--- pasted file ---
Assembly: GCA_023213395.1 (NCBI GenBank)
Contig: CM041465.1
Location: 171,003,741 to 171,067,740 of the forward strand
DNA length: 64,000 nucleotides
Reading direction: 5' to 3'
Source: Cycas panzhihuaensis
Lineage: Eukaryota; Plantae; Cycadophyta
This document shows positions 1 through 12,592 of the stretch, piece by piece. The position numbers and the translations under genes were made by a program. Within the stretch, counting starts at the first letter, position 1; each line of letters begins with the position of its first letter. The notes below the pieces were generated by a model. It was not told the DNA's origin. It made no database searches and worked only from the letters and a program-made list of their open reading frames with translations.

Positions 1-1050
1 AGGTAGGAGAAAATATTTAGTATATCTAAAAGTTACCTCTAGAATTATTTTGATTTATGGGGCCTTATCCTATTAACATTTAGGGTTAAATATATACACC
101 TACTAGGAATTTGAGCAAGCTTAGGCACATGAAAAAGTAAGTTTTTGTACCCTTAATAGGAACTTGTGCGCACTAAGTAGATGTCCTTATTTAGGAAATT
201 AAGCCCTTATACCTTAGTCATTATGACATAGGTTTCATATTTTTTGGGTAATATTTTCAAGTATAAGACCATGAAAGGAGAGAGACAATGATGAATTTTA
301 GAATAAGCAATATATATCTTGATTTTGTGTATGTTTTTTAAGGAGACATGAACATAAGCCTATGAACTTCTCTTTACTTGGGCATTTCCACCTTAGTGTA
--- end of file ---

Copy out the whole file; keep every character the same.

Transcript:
Assembly: GCA_023213395.1 (NCBI GenBank)
Contig: CM041465.1
Location: 171,003,741 to 171,067,740 of the forward strand
DNA length: 64,000 nucleotides
Reading direction: 5' to 3'
Source: Cycas panzhihuaensis
Lineage: Eukaryota; Plantae; Cycadophyta
This document shows positions 1 through 12,592 of the stretch, piece by piece. The position numbers and the translations under genes were made by a program. Within the stretch, counting starts at the first letter, position 1; each line of letters begins with the position of its first letter. The notes below the pieces were generated by a model. It was not told the DNA's origin. It made no database searches and worked only from the letters and a program-made list of their open reading frames with translations.

Positions 1-1050
1 AGGTAGGAGAAAATATTTAGTATATCTAAAAGTTACCTCTAGAATTATTTTGATTTATGGGGCCTTATCCTATTAACATTTAGGGTTAAATATATACACC
101 TACTAGGAATTTGAGCAAGCTTAGGCACATGAAAAAGTAAGTTTTTGTACCCTTAATAGGAACTTGTGCGCACTAAGTAGATGTCCTTATTTAGGAAATT
201 AAGCCCTTATACCTTAGTCATTATGACATAGGTTTCATATTTTTTGGGTAATATTTTCAAGTATAAGACCATGAAAGGAGAGAGACAATGATGAATTTTA
301 GAATAAGCAATATATATCTTGATTTTGTGTATGTTTTTTAAGGAGACATGAACATAAGCCTATGAACTTCTCTTTACTTGGGCATTTCCACCTTAGTGTA